Giving and receiving advice as new parents

Carlotta Cerri

Oliver & nonna Savina

Today is one of those days when I can’t possibly pick a subject: a million and one posts are going through my mind (pregnancy hormones at work?) and I’d like to write about all of them at the same time. Well, that’s not going to work.


I’m now going to collect myself and I’ll tell you about a gorgeous sentence I stumbled upon a few days ago on a post written by Jason Fried:

Advice is like fruit: it's best when it's fresh.

It made me think about giving (and receiving) advice as new parents, and the reason why this sentence really agreed with me and my way of thinking is because of something that my mum told me when she was here visiting for two weeks (which, by the way, was great in order to go out for dinner a few nights with Alex… The couple really needed it!).

She said, “It’s like your and Alex’s word is the Bible”. That was her way of saying that we never follow her (or my dad’s) advice. Truth is, she’s partly right.

You see, since the very beginning of this journey called parenting, Alex and I have wanted to do things our way. What was our way? Well, we didn’t know yet, but we were very determined to find out, making mistakes and correcting them, but staying true to ourselves.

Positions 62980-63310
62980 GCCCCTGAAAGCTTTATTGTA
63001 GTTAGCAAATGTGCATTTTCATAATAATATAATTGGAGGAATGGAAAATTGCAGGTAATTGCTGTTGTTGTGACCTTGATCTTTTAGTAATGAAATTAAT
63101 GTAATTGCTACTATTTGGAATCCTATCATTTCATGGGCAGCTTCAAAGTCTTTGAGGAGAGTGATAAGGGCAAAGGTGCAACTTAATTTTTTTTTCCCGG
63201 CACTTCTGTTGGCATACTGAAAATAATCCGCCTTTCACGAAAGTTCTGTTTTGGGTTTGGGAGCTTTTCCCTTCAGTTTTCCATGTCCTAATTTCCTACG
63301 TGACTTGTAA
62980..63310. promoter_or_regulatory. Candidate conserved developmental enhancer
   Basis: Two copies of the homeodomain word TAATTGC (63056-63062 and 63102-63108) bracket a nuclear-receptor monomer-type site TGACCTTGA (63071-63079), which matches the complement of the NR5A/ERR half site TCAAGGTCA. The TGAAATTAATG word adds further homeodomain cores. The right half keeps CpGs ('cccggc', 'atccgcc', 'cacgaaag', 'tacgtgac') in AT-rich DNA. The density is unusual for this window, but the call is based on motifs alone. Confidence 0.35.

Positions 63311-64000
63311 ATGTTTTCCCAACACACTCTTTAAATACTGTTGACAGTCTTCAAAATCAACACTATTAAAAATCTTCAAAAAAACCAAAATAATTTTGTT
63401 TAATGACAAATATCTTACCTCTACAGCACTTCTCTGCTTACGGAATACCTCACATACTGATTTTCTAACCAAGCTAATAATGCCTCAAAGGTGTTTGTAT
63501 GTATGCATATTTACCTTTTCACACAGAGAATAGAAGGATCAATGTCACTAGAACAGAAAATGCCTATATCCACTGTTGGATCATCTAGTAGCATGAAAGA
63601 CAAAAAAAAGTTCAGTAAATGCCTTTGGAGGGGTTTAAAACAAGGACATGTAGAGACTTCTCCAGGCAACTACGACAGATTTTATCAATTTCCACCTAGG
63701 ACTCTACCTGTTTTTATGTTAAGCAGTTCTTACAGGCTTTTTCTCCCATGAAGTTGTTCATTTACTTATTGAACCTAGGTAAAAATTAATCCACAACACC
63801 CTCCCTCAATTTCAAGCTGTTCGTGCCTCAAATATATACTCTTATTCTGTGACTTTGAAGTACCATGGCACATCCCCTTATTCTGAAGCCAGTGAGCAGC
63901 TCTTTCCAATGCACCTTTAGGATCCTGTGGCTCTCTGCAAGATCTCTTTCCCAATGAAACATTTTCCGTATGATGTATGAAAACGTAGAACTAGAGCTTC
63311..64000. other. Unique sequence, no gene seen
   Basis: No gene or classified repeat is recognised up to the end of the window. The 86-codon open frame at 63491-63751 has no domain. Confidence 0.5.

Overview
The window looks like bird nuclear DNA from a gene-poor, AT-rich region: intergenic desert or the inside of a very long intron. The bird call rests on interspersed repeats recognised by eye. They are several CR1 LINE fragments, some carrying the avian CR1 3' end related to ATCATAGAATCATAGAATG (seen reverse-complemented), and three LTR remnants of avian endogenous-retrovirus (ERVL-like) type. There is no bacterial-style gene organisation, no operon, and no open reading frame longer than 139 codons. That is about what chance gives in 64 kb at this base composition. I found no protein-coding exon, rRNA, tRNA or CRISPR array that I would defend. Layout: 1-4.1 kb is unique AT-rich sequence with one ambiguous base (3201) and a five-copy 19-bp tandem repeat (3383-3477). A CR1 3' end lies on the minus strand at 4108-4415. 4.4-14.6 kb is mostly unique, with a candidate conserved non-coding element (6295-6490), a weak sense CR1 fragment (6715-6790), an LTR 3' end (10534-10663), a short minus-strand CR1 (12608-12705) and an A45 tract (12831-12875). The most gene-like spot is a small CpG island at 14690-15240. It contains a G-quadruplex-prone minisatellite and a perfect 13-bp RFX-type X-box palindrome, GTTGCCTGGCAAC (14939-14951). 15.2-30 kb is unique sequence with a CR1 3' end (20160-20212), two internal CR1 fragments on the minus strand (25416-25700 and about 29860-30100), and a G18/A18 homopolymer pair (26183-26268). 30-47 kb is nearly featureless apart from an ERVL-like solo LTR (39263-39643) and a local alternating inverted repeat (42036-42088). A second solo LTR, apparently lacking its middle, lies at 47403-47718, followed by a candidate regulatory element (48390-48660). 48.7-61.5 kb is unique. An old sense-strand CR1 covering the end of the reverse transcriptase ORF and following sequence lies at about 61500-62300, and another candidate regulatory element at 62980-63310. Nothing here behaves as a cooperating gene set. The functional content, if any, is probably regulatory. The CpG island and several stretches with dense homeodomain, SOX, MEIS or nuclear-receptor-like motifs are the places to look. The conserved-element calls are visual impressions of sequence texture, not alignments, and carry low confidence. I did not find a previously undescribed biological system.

In order for you to understand where I’m going, I’ll tell you a quick anecdote: when Oliver was just a few days old, my mum and dad (who were here to meet their first grandson) insisted on us putting cream on his butt. As there’s nine years between me and my sister, I perfectly knew what they meant: I remember how my sister’s butt (sorry Cri, it’s relevant to the point) was always completely white, covered in Fissan cream.

Well, Alex and I didn’t want that. We are that kind of weird parents who never ever used any chemicals (creams, oils) or medicine on Oliver, at least not in the first year of his life—we continue on that line, but we’re more flexible now. As in everything else, we simply think the more natural, the better.